Drubin, is there any chance that your panasonic dual tray CDR actually copies via the DAC and ADC rather than making a bit perfect copy ? This would certainly explain degradation. It would be a ridiculous design, but we are talking consumer electronics, and sound quality likely plays much less of a part than the simplest, cheapest design.

If I copy a CD by using my PC and treating it as a data disc and having the computer do a simple "dupicate disc" I can hear absolutely no difference from the original.

I'm with shadorne ... it should make no difference, unless the CD is badly scratched, and the computer CD-rom drive has better error correction capabilities than the transport in your CD player.
Interesting thought, Sean.
I have made a bunch of copies and playlists and I used to think the copies sound the same if not better, Then I upgraded my transport and today I think Original CDs sounds better.

There are some details; Black CDs sound a litle muffled in the highs, cheaper CD-r do sound worst. If you are really carefull and use EAC to rip and burn at 4X or even 2X then it will be very hard to tell the difference.

I did hear a test in the Genesis room at RMAF with a black CD against the original (Jazz at the Pawnshop) and the copy did sound better by at least a 10% margin!!!
That was the best setup I have ever heard BTW!!!

I guess If you are carefull enough and have the time for it you may be rewarded!
Me, I`m going back to the originals.
Absolutely identical!!!! Most comlpaints about dupes are due to using crap equipment, crap media and burning at too fast a speed. My dupes are as good or better than the originals. I walked into a high end shop one day and the manager tried to lay that line on me. I said not my dupes!! I challenged him to a blind test, he declined because there is no way he could pick the original except by sheer luck! I use an Apple G4 computer with an on board drive, and a LaCie external drive for DVD;s. I burn only at 1x sometimes 2x for dvd's The dupes turn out Identical and flawless!! I use any decent media like TDK or Verbatim for everyday use, and MItsui Gold cd-r's for the finest high quality music. Mutsui now has a Gold DVD, the first on the market, as far as I know. These disc used by MOBILE FIDELITY are superb! 300 year archival lifespan is incredible! Try or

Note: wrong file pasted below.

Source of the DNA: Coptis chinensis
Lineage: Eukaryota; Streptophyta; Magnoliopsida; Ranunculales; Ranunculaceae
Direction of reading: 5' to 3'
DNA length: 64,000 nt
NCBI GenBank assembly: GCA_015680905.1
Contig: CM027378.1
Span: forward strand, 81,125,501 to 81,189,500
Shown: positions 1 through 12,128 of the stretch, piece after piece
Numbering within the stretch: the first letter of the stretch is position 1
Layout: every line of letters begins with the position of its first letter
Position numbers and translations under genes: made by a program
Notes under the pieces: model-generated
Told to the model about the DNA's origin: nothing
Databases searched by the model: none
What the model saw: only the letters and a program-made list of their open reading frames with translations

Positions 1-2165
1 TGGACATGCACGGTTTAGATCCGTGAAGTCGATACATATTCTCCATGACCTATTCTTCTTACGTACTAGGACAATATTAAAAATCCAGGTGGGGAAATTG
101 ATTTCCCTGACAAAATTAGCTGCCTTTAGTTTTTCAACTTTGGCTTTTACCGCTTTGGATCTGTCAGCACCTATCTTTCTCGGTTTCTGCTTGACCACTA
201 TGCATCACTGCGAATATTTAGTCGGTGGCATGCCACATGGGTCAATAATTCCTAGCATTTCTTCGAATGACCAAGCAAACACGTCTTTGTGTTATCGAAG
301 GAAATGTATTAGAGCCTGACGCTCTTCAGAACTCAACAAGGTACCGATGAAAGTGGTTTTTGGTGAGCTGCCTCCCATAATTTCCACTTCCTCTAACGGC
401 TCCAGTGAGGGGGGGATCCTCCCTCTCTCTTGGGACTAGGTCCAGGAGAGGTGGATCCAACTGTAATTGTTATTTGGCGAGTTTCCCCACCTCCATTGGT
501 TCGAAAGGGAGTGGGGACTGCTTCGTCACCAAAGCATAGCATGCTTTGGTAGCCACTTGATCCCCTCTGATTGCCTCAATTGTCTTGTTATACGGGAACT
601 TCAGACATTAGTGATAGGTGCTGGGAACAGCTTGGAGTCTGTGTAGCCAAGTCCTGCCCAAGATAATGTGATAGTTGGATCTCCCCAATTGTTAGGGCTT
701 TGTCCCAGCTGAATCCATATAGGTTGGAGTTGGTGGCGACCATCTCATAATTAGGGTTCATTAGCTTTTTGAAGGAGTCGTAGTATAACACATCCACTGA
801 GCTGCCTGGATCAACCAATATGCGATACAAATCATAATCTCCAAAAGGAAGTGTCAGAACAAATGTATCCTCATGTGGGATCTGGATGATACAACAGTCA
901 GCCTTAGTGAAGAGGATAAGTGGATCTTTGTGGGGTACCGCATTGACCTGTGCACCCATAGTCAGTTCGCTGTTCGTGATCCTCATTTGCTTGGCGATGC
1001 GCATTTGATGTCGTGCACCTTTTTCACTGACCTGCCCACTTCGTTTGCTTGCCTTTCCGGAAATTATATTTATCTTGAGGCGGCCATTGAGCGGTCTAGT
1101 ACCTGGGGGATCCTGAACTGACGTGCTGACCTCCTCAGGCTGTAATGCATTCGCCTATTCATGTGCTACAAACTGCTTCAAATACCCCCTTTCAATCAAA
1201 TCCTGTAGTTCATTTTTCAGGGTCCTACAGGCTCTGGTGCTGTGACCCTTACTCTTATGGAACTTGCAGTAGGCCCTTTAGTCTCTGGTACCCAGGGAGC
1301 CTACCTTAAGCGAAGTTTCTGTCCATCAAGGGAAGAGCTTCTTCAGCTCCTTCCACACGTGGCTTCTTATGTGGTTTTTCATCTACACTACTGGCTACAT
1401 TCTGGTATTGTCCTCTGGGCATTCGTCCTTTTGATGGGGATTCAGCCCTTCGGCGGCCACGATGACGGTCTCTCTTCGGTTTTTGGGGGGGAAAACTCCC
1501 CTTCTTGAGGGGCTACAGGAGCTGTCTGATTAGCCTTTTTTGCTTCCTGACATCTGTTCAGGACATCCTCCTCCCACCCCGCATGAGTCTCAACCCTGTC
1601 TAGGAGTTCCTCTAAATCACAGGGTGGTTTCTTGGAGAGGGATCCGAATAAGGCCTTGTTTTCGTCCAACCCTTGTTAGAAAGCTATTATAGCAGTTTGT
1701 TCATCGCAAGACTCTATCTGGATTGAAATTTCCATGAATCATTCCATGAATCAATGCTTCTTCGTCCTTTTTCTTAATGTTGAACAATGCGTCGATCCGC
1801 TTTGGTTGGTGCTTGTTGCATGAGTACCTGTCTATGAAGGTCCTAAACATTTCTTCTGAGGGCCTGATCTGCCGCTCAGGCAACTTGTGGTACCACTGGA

Slow down, don't be in such a hurry!! I also use a Furutech disc demagnetizer(which I sell), which makes discs sound fantastic, If you're heavy into digital and burning, the Furutech is a must!!! Also the Cardas test disc is superb, I use it routinely to clean the up the signal path with its demagnetizer tracks 1&7. This might seem like fanatical overkill, but you will produce consistenly high quality dupes by using this routine!!

Good luck to all!!
If a copy is made correctly it could sound better than original. However, this is not an easy process.
I was wondering the same thing myself. What if my CD Drive in the PC is reading the disc and coverting to analog, transmitting that over the little chincy 3 wire (but totally appropriate for this application of course ;) ) left and right audio cable down to the sound card...and what if that is doing an ADC conversion on that before it gets to the HDD?
...the other day i was having some issues setting up an older PC for my son's iPod, and when I stuck a cd in to burn it, it went very fast (the little pending and complete icons ripped thru in sequence) fact it did nothing at did go to gracenote and read tht correct cd info, but i suspect that is all it did: read the header. The digital audio data was not imported.

I did some digging and got to a selection in windows NT 2000 that asked if i wanted to convert the cd to analog...i tried that no good either....but this is what led me to question the possibility of the machine going thru that laborious and noisy path to get the music onto the HDD...
Is there a way to force all digital (ie so the data coming off the CD passes thre the CD-DRIVE over the IDE cable, and into the soundcard...

no for my sons iPod, which will be 128kbps comressed audio files i could care less which way the data gets to the HDD, but for the Squeezebox player, i use EAC and rip to .wav files. IS THERE A WAY TO ENSURE THE DATA REMAINS IN THE DIGITAL DOMAIN(I guess I could unplug the 3 wire cable but that comes in handy for other purposes)?

sorry for the long rant
Does anyone know how to edit songs for burning, such as to clip just a portion